Some Purposes, Goals, and Tasks of Free s-chools

1) The facilitation of learning and teaching via a free s-chool can happen in many ways – and free s-chools often don’t have complete control over all of these. Free s-chools are regularly the organizing tool for many of these avenues, however. For instance, the free s-chool may help organize, spawn, or facilitate a learning outlet (in this case, let’s use the example of classes). However, the free s-chool is not the governing body over said classes – and a class does not need to happen with express consent from the free s-chool. If a member/participant decides to teach a subject in a class format, and other members decide to take the class, then that is fine. Free s-chools that work in this way often try to help organize the body of knowledge of what’s happening at the free s-chool (some examples: through a pamphlet, news-letter, etc.) and can try to help stimulate more (offer lecture series, film screenings, “question boards” from members, etc.). However, some free s-chools do organize all classes and workshops, etc. It depends on the level of control, organizing, and centrality the free s-chool wants to have.

In the above paragraph, we used the example of classes. However, it should be noted that classes are not the only way to accomplish teaching and learning. It is our opinion that many free s-chools get bogged down in the idea of offering classes. In reality, free s-chools should recognize and encourage that learning happens in many ways and under many formats, including (but not limited to): classes, workshops, field-trips, discussions, playing, sitting and thinking, socializing, doing, working, reading, tutoring, mentoring, and many more. Learning about a subject does not have to be over a long period of time in a class-format. Maybe learners want only a brief introduction, and that will satisfy their curiosity, or maybe they only want to go over the subject a couple of times in the same format, and then decide to seek it out in their own ways. Again, what is important here is that it is a decision made by the teachers and learners together (sometimes consciously, sometimes subconsciously).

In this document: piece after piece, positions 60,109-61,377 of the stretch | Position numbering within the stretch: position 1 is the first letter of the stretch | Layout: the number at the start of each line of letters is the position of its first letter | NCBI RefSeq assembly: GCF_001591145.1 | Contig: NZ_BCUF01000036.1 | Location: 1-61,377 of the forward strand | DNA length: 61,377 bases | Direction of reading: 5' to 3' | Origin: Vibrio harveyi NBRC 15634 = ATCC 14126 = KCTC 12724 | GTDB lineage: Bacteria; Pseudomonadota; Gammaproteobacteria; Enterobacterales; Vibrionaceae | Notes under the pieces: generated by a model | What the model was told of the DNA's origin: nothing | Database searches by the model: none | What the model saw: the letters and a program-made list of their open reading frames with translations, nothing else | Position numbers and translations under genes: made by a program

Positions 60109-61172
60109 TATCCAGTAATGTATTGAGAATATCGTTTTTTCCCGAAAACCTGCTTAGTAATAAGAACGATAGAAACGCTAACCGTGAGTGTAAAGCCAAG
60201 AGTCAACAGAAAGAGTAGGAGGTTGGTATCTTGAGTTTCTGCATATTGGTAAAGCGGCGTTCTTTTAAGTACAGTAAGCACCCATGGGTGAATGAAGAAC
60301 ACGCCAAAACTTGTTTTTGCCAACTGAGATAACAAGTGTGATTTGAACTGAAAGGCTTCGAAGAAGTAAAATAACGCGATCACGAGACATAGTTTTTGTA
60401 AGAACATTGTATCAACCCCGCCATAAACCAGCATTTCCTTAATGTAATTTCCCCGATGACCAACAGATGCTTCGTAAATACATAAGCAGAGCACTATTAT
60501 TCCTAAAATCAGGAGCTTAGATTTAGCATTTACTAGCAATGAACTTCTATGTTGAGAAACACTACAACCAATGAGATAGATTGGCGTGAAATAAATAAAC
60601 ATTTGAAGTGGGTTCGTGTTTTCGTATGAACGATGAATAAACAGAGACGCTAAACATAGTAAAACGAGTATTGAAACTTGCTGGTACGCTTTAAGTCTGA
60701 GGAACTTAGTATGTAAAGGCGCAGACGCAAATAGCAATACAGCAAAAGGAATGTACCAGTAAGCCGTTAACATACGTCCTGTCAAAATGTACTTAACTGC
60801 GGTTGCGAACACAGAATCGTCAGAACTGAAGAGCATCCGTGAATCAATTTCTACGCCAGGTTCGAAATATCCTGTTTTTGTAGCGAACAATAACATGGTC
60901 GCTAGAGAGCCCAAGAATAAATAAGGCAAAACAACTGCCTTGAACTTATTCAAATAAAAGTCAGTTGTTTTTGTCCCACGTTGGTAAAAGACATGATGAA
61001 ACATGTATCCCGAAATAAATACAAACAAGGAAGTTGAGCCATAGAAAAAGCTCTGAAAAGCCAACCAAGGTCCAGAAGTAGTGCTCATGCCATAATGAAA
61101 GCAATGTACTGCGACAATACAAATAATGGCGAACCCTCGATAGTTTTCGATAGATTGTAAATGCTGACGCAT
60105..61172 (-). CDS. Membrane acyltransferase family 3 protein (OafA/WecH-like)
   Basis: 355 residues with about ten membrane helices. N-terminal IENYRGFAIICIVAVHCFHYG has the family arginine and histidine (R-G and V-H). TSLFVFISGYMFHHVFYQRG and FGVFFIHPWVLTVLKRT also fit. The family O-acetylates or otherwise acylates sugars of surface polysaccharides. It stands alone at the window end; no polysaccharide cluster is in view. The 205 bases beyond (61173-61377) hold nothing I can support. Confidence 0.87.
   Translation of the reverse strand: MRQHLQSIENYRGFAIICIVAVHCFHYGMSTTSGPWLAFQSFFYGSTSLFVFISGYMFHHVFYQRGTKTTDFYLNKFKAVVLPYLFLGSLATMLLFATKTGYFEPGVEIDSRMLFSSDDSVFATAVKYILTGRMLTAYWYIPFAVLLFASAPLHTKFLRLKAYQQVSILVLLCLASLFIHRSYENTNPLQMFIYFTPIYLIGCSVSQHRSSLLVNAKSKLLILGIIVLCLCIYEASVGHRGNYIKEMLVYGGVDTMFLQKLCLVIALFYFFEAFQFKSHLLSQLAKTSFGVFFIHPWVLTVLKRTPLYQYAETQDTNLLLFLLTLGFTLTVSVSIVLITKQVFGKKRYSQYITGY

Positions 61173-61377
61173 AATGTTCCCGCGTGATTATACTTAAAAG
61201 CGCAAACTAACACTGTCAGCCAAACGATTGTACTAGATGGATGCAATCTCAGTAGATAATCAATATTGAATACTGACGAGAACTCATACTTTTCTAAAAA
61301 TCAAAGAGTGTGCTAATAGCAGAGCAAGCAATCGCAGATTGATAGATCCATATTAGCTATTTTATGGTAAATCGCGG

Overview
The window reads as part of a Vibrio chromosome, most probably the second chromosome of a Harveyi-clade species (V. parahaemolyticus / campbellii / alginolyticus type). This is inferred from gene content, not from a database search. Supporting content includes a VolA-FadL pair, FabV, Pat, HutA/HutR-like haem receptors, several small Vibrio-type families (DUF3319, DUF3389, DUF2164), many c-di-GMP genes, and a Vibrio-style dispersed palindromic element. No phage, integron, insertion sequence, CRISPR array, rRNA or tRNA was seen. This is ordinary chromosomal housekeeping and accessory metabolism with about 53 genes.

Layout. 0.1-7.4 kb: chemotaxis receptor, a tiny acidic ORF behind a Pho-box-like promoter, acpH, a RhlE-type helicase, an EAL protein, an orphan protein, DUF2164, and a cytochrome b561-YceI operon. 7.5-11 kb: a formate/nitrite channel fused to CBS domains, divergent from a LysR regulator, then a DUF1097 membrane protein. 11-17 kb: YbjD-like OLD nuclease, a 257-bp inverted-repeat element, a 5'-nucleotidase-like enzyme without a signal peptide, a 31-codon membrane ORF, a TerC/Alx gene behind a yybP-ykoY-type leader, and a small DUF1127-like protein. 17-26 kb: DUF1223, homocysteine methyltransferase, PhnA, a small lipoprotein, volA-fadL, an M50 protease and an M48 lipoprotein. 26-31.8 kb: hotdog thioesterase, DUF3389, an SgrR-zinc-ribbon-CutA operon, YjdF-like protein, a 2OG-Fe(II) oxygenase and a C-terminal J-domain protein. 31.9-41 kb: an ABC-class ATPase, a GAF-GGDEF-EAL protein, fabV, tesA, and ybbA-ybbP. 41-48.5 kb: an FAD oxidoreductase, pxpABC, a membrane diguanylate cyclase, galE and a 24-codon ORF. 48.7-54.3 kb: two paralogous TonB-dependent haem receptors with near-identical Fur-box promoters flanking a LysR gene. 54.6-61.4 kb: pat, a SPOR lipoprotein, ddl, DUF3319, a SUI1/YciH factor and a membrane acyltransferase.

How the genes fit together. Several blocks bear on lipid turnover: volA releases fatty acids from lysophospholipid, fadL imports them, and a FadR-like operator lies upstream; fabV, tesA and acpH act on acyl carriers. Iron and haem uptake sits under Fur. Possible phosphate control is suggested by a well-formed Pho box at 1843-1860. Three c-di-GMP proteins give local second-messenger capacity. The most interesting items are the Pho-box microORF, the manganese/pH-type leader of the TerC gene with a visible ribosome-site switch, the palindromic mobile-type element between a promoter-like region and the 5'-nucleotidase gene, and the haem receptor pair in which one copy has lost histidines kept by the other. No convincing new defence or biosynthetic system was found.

2) Free s-chools often recognize that a lot of learning and do-ing happens outside of the free s-chool. For this reason, it is important for free s-chools to make contacts with other institutions or organizations so that the two might work together. This can include activist, art, sport, S-chool, science, work, and other organizations. The purpose of this is to get members involved in actions and other do-ings within these other organizations through the free s-chool. Learning through do-ing has been a very important aspect of free s-chools.

3) Because of this, a lot of the locations for the free s-chool activities are not centralized within only the free s-chool center (if it has one). There are differences, which can depend on the wants of the free s-chool community and the space it has access to. Sometimes most of the classes/workshops/etc. take place in the free s-chool “center,” other times they take place in other designated areas.

4) The learning and teaching that happens within the free s-chool is dependent on what both the community and the individuals of the free s-chool want and need. Free s-chools don’t implement mandatory learning requirements on its learners. Generally, they recognize and help foster an environment of self-directed and group-motivated learning.

5) While we have found that this is not always a definitive rule, it is something that we have found to be extremely important and is much to our preference: free s-chools should be anti-racist, anti-sexist, and anti-all other forms of oppression.

-Brian